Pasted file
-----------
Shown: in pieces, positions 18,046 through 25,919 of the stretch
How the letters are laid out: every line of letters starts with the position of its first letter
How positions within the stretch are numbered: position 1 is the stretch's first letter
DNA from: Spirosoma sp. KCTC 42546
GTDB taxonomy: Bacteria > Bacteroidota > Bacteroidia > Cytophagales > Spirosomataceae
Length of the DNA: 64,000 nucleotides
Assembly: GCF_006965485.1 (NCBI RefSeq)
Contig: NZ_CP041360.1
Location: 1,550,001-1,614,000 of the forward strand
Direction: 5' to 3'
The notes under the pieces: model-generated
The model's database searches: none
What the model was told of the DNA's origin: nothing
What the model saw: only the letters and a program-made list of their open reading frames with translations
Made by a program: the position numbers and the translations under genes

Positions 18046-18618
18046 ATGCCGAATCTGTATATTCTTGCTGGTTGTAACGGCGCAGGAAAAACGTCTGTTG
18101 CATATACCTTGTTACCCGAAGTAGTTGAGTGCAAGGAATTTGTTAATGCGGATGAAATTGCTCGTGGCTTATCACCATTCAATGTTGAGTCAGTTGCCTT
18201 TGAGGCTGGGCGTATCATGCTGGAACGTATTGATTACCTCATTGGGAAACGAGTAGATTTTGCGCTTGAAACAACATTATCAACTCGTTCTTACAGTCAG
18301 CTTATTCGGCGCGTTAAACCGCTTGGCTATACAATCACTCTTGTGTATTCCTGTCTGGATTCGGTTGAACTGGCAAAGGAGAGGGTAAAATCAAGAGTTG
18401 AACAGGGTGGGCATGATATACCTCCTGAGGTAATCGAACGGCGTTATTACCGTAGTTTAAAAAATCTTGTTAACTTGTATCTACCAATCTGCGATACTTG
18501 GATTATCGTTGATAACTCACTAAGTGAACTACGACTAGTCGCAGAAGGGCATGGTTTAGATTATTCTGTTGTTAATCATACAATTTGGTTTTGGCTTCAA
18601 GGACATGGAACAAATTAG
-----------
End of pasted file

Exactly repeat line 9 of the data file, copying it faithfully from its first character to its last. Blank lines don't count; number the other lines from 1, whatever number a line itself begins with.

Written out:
Location: 1,550,001-1,614,000 of the forward strand